Operation Anhanduí: Brazilian Armed Forces Train for Interoperability

Operation Anhanduí: Brazilian Armed Forces Train for Interoperability

By Dialogo
October 31, 2011



Brazil’s Armed Forces, aiming to improve the execution of joint missions, carried out Operation Anhanduí in the state of Mato Grosso do Sul.
Conceived and coordinated by the Ministry of Defense Joint Command of the Armed Forces (EMCFA), Operation Anhanduí — conducted Oct. 11-17 — seeks to provide operational capability while testing new technologies.
Oversight of operations is in the hands of Army Gen. José Carlos de Nardi, head of the EMCFA, and the commander of naval operations, Adm. Prado Maia; land commander, Army Gen. Amércio Salvador de Oliveira; and air commander, Lt. Brig. Gilberto Antonio Saboya Burnier.
Operation Anhanduí includes men and women from the Navy, Army and Air Force, and is focused solely on Mato Grosso do Sul — specifically the state’s capital, Campo Grande, and the surrounding municipalities of Laguna Carapã, Aquidauana and Dourados.
Jumping to save lives
On Oct. 12, more than 200 officers parachuted over Laguna Carapã, as part of an exercise to save the lives of members of the Green country living in the border areas.
The mission was to train military personnel to jump in parachutes in the enemy’s rearguard, while waiting for the arrival of armored troops to surround the adversary. The location of the jump as well as the gathering points was previously determined.
For this operation, the two countries facing off were Green and Yellow.
A day later, they received assistance from 120 soldiers and officers who jumped from Casa C-105 Amazonas aircraft and faced off with irregular forces until reinforcements arrived. The action was no less intense in the area of Ladário, where five combat ships were aided by five A-29 Super Tucano planes, with rockets and machine guns.
The objective of these military exercises was to create safe zones for the evacuation of Yellow country civilians fleeing the neighboring nation in turmoil. Hypothetically, between 10,000 and 30,000 people could be rescued and settled in a secure location, in this case the city’s Guanandizão gymnasium.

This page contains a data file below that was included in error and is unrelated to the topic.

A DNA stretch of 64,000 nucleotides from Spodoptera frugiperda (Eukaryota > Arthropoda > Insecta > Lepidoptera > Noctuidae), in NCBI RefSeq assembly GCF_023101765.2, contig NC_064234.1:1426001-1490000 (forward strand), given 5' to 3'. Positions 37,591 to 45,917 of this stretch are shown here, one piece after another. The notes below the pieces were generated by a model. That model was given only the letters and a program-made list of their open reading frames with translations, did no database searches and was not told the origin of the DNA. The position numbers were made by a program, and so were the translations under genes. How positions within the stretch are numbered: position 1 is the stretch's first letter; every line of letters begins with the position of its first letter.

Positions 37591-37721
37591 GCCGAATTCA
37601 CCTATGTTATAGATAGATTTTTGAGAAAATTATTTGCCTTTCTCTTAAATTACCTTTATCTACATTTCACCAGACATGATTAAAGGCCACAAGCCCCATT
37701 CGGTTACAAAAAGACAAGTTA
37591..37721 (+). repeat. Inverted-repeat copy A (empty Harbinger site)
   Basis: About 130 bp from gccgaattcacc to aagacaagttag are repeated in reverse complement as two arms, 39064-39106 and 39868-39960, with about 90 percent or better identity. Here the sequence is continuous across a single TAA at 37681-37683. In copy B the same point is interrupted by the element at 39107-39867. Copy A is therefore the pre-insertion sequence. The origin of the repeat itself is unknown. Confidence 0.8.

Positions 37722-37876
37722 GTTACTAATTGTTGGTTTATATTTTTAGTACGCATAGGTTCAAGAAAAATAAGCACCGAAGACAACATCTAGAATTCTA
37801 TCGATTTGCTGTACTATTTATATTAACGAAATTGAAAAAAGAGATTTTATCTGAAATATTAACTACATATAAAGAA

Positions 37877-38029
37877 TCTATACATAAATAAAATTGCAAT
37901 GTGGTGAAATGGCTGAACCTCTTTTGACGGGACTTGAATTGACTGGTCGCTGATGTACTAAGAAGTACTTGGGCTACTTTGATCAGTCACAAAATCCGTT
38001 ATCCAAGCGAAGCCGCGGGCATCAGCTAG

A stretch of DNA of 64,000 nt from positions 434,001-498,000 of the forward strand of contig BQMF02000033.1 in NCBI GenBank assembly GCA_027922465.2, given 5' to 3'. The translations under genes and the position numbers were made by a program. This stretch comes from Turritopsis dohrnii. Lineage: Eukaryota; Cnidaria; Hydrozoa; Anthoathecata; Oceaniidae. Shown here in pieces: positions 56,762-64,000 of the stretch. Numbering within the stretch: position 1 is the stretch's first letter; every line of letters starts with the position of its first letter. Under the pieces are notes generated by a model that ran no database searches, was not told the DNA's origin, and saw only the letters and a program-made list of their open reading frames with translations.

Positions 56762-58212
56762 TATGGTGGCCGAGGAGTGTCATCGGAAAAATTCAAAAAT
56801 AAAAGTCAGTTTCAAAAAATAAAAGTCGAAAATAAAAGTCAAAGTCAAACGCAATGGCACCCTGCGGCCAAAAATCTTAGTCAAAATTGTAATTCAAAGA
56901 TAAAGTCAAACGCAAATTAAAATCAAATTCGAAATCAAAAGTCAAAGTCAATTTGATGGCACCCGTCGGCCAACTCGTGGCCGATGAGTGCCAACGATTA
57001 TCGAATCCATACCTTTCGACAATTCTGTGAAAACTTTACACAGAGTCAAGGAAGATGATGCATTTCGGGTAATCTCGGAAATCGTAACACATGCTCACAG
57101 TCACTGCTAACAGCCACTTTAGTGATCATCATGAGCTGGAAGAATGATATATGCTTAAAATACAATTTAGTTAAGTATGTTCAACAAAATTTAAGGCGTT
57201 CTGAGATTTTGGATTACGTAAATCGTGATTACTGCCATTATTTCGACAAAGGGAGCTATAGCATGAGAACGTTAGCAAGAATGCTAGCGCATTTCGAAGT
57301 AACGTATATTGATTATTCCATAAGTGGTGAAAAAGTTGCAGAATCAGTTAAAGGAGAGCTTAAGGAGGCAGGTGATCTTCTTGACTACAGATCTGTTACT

“In Operations Ágata 1 and 2 and Boiadeiro, still ongoing, we applied our knowledge to subsidiary security actions,” said Gen. de Nardi at the operational briefing in the headquarters of the Western Military Command in Campo Grande, according to a statement from the Ministry of Defense. “Now, we are using this knowledge towards our main purpose.”
As real as an exercise can get
The Green country’s actions were conducted by about 2,500 men and women of the three forces with the support of 14 planes from the Brazilian Air Force, 10 Army helicopters and five Navy ships.
The actions of the Yellow nation are handled virtually from Brasília; in addition, about 100 men play the role of much larger combat units in the field.
Through previous coordination with state and municipal governments, social workers had selected residents from poor neighborhoods of Campo Grande to represent the thousands of refugees from the Yellow country.
De Nardi visited the Secure Destination Facility [Local de Destino Seguro], the Guanandizão gymnasium, where the refugees waited.
“In a catastrophe like the one in Haiti, we may have to rescue Brazilian citizens who will arrive here with nothing,” De Nardi said at a press conference, as he explained to reporters the importance of these war games. “They will have to go through all the stages we are simulating here. ”
The Secure Destination Facility can be established in an open field or in an existing physical structure, such as a university or gymnasium, Maj. José Márcio de Figueiredo of the 9th Military Region Command said at a press conference.
Obviously, the use of existing facilities reduces the workload and the drain on resources because they are already connected to water, sewer systems, electricity and housing. The other essential component is to set up social services required by the refugees, such as civilian and military justice, emergency assistance and health care.
About 300 military personnel, 100 representatives of welfare and social services entities, and 150 people as stand-ins for refugees participated in this simulation.
Rivadávia and Lucimara Queiroz brought their son Lucas for a medical consultation in the dermatology clinic. They received lunch, and by afternoon they had received all their legal documents, such as voter registration and identity cards.
“I’m going to have a new voter registration card,” Rivadávia said. “That’s why we stayed here.”
Interoperability is key
The objective of Operation Anhanduí is to make sure the Army, Navy and Air Force act in a coordinated and efficient way to defend Brazil’s national territory, and protect civilians, in the event of natural or man-made disasters. A crucial component of this is the use of equipment, combat vehicles, ships and planes in simulation of critical events such as a refugee crisis.
On Oct. 15, a delegation from the Ministry of Defense participated in another series of training activities. In the city of Aquidauana, 135 kilometers from Campo Grande, Army engineers demonstrated the use of the Logistic Support Bridge, used to assist civil defense in emergencies.
Operation Anhanduí concluded in Forte Coimbra, where troops simulated an attack from the water. The operation as a whole is the latest in a series of joint exercises conducted by EMCFA in various regions of Brazil. Last May, EMCFA carried out a similar operation in the Amazon.
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